I wonder why closure decisions aren't made more on a school-by-school basis? Is it, by any chance, that the union(s) would complain about some members getting more time off from work than others? Serious question, not intended to just flame unions. Doubtless there would be issues with some students receiving more instruction days than others as well.

It just seems to me that the greater good would be served by localizing those decisions, though. Just a thought...

By the way, I know that Beaverton School District budgets each year for a certain number of "snow days" (I assume all districts must do this as well) with missed student instruction. If more days are required than were budgeted, my understanding is that the end of the school year is extended to at least meet the state minimum instruction days.

And boy, do the teachers (the ones I know, anyhow, including my mom) get pissed off if they don't get their full complement of snow days off in a year...

I've lived in Portland for 16 years, and I can only remember two storms (the most recent was three years ago, when a solid inch of ice formed on top of 7 inches of snow) that kept most cars off the road. I was still driving my Jeep Grand Cherokee with chains all around. That was when the city/county employees were first told to report for work, and then sent home at noon (as if the risk of returning home was lower at 1:00 p.m. than 5:00 p.m.).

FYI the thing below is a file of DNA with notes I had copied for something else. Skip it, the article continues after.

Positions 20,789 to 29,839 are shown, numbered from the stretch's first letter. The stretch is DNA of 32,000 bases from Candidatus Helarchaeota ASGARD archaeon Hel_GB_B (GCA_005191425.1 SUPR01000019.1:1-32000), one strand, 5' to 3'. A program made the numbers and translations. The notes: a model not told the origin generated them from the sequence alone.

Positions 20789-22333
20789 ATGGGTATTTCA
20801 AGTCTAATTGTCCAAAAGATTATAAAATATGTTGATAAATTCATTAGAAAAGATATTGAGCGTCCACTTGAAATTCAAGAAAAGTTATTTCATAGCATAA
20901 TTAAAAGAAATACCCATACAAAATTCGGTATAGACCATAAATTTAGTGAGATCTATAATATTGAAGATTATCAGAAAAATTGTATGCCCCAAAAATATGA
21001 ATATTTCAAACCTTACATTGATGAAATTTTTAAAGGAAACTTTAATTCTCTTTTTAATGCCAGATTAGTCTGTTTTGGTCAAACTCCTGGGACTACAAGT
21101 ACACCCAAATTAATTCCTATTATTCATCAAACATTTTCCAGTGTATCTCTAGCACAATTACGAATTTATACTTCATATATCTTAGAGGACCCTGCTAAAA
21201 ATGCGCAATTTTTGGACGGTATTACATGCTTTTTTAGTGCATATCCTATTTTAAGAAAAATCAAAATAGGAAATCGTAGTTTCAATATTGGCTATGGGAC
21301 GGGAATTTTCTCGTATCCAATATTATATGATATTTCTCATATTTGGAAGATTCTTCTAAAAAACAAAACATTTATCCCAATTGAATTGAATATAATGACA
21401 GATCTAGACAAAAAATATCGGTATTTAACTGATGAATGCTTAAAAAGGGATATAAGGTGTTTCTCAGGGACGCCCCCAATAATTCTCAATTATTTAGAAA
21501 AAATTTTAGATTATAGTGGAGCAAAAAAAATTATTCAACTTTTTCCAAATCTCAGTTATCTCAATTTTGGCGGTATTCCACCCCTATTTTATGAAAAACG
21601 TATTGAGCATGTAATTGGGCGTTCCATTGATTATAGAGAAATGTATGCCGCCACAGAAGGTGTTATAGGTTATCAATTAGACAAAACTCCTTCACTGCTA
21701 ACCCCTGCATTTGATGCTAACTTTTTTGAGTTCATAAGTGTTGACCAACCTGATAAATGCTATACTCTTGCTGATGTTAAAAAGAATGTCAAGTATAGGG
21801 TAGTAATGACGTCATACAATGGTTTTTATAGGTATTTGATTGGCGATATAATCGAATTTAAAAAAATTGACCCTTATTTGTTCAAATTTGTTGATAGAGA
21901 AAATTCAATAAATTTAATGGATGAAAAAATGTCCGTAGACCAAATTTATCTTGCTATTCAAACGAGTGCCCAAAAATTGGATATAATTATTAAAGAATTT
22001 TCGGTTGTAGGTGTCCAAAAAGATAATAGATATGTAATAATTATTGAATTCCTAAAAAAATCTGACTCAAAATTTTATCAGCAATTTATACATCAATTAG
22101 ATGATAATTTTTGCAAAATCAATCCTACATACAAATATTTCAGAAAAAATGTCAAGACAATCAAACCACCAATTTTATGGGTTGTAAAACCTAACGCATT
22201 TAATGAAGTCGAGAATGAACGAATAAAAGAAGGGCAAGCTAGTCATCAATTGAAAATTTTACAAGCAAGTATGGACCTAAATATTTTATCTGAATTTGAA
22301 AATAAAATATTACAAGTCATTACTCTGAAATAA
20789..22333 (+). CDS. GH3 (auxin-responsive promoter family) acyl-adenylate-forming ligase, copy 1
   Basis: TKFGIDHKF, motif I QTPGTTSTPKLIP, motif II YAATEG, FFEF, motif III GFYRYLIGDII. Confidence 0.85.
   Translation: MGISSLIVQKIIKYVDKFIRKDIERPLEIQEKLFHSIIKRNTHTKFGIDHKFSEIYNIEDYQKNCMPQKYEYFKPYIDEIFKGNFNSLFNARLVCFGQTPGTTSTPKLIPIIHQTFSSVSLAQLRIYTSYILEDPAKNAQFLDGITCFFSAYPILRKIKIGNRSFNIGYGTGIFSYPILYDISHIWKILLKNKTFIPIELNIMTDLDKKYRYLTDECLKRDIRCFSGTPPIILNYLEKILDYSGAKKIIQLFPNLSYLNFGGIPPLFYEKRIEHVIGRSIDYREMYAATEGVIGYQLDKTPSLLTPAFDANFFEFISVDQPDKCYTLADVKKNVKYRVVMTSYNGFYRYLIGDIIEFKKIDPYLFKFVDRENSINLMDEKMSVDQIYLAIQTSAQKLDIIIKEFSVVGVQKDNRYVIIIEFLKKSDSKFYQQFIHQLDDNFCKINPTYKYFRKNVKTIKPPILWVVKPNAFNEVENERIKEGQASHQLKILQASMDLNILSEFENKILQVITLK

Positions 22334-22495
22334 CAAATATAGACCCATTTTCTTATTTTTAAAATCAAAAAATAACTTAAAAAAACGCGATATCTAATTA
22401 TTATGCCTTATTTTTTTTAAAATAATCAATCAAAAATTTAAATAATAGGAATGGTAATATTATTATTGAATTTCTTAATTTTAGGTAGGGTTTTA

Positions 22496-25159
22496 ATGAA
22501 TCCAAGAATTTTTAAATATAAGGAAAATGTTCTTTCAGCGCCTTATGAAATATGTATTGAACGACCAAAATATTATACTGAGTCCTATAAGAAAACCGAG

I've never been "stranded" by snow in Portland, although freezing rain has definitely made any form of transportation (even walking) nearly impossible.

That said, The Great Snow Apocalypse of 2007 (as Mark and Dave call it) was never expected to produce freezing rain, and were were told that any snow amounts were likely top out at 2-3 inches.

In my opinion, PPS panicked, and played it too safe, thereby creating a scramble for working parents to find daycare, or simply leave their kids home alone (REAL SAFE!). If this kind of weather event is going to close the schools, then I recommend we outlaw bicycles on public streets: the risks are simply too high.

T.V. viewing and internet access should also be curtailed (too much sex and violence).

And no more mayo in the school cafeteria. Mayo is the leading cause of food poisinging nationwide: WE MUST PROTECT THE CHILDREN!

Wow....here in Cedar Mill, we actually had snow on the ground, and all Beaverton schools were open. And when I got into downtown Portland to work, there was nothing. Not even a trace on the side streets or grass. Sad.

...and we knew that the West Hills were particularly hard hit by the storm.

Yeah, right. I live in the upper elevations of the West Hills. I, too, was up at 4 a.m. - because I had to go to work. This requires driving up and downhill along winding roads in my little two-wheel-drive buggy. In the dark.

Guess how much trouble I had? That's right -- NONE!

Oh, but don't forget to open your wallets because PPS really needs more of your money.